Megan Bennett | November 13, 2023
I love it, but they’ll never let me use it
You’ve just been to a plain language workshop, you’ve picked up some tips and tricks, and you’re keen to try them at work. But you feel your manager, peer reviewer, or organisation won’t accept ‘this kind of writing’. In our Business Writing workshops, participants sometimes say things like, ‘I think this would work well, but I won’t be allowed to use it.’
Here are five ways to reverse this situation and make sure your plain language skills work for you, your organisation, and your readers.
Are you sure your organisation doesn’t want you to write using plain language? After all, it’s just sent you on a plain language writing workshop! Remember that you’re basing your opinion on what’s happened before — think about what your organisation wants to happen from now on.
To check, ask those who organised the training:
If you find out these answers, you’ll understand how you can contribute to a consistent writing approach in your organisation instead of assuming you can’t. Your organisation will get its return on investment from the workshop — reader-friendly documents, efficient processes, and better productivity.
Your management might also realise that it hasn’t yet communicated how it wants the rest of the team to write — something it can easily fix.
Look at your organisation’s writing style guide to see how it wants you to write. Many style guides champion plain language and include examples and help. A style guide supports you (objectively) to write in the style your organisation wants.
Often, writers don’t know their organisation is trying to achieve a consistent, reader-friendly style — they write according to what they see others around them doing or ‘how it’s always been done’. A style guide also means you don’t have to guess or write a certain way just because your manager or peer reviewer likes that style.
If your organisation doesn’t have a style guide, focus on the answers you get from asking why it organised the plain language workshops. It might become obvious that a style guide would help your organisation to continue the momentum gained from a writing workshop. It would also work towards achieving a consistent writing approach with plain language at its core.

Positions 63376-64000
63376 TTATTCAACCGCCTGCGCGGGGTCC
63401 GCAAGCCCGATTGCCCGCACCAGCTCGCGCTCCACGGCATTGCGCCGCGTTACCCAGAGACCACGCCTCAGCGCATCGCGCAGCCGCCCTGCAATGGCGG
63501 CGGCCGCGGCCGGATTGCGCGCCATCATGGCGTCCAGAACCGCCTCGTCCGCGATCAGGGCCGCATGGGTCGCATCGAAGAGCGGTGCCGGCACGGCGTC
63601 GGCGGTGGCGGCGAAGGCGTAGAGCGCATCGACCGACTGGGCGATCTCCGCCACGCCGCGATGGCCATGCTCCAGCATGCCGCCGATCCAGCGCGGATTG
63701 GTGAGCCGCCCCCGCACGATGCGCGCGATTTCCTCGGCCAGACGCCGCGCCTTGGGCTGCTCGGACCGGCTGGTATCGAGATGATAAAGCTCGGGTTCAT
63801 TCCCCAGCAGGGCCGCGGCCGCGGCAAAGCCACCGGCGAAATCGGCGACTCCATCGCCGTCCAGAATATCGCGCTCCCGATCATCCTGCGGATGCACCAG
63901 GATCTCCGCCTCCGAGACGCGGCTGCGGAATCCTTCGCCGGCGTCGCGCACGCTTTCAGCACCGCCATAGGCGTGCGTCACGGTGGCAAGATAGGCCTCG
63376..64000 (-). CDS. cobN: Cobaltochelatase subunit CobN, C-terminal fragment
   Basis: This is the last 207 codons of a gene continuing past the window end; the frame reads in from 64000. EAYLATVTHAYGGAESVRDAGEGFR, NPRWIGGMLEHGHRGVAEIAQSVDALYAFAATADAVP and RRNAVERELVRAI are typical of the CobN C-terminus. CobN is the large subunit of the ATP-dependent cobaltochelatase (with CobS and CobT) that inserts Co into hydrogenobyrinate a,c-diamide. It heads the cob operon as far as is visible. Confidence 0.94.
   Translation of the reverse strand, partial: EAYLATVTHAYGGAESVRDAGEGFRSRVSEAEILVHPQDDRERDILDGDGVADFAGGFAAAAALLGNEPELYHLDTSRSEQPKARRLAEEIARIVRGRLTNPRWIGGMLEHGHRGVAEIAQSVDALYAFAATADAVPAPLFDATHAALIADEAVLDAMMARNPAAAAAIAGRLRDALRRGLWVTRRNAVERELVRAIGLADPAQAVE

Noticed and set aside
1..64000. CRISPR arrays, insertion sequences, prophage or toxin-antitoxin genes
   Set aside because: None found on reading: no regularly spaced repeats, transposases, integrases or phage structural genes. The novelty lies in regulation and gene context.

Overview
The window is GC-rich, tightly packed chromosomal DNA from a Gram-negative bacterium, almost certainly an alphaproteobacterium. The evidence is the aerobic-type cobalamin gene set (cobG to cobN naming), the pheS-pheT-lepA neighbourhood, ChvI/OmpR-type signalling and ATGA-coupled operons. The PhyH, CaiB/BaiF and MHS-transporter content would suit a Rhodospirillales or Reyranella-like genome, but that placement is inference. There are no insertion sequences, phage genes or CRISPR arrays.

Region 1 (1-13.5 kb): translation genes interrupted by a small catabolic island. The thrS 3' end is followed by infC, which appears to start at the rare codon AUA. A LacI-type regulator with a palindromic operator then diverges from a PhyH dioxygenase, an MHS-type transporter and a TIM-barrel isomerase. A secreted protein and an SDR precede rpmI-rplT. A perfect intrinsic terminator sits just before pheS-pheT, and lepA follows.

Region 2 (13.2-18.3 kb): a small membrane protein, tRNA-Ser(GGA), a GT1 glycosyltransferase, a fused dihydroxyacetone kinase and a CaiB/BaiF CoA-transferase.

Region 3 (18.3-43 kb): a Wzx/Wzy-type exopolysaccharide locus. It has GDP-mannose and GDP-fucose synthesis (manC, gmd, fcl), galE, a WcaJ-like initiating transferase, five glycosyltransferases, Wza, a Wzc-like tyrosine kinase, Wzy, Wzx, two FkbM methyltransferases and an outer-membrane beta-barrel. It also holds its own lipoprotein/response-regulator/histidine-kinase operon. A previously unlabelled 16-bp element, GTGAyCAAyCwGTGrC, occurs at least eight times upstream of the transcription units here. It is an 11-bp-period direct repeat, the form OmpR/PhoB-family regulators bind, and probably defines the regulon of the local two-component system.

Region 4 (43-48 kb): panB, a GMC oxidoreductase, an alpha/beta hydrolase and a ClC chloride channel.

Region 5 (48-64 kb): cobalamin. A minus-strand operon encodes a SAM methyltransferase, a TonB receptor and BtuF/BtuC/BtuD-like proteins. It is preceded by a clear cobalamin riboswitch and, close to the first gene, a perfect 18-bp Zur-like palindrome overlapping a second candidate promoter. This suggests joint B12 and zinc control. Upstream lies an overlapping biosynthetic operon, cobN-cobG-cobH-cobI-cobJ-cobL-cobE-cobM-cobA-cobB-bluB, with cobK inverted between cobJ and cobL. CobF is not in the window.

Does your manager or peer reviewer know to expect clear, reader-friendly documents from you now? If not, they might baulk at a document that hits their desk with a different writing style than what they’re used to. So talk to them. Let them know what to expect.
Discuss the workshop you’ve just done, what concepts will work for the documents you write, and what you’ll be doing from now on. Show them what plain language looks like and how it works for everyone.
It’s also good to explain the ‘why’. When people know why you’re doing something, they tend to be more accepting. For example, you might explain that you’re going to start structuring your audit reports with the main finding first. This will mean readers won’t have to trawl your document and find it buried in paragraph six.
You know that readers want the most important info — the stuff that matters to them — up front. That way they’re more likely to act on the finding and do what you want them to do. Your manager or peer reviewer should be impressed!
The Write Plain Language Standard provides a set of 10 statements to assess whether a document is reader-friendly and easy to understand.
Use the Standard to explain the concepts you learned in your workshop to your manager or peer reviewer. For example, statement 3 — The structure of the document is clear and logical to the reader — would support your reason to restructure the audit reports we mentioned earlier.
Like a style guide, the Standard provides objective support for why you’re using plain language concepts. You can use it to point out the features of a clear, reader-friendly document without it sounding like your personal opinion.
The Standard will also complement a style guide that promotes plain language.
The recent Plain Language Act 2022 is a compelling reason for your organisation to use and continue developing the skills that you learned in your workshop. The Act requires plain language in government documents and websites written for the general public.
The writing must be:
When New Zealanders can quickly and easily find, understand, and use information:
Not a government agency? The private sector can also use the momentum and spirit of the Act to achieve this same trust, efficiency, and willingness from its clients. Whether you need to comply with an Act or not, your plain language skills are key to creating a world where clear communication helps everyone.
You’ve now got five ways to make sure your plain language skills work for your organisation. Use them to spark those ‘aha’ moments, transform thinking from doubt to certainty, and take your organisation to ‘we love it — and we use it!’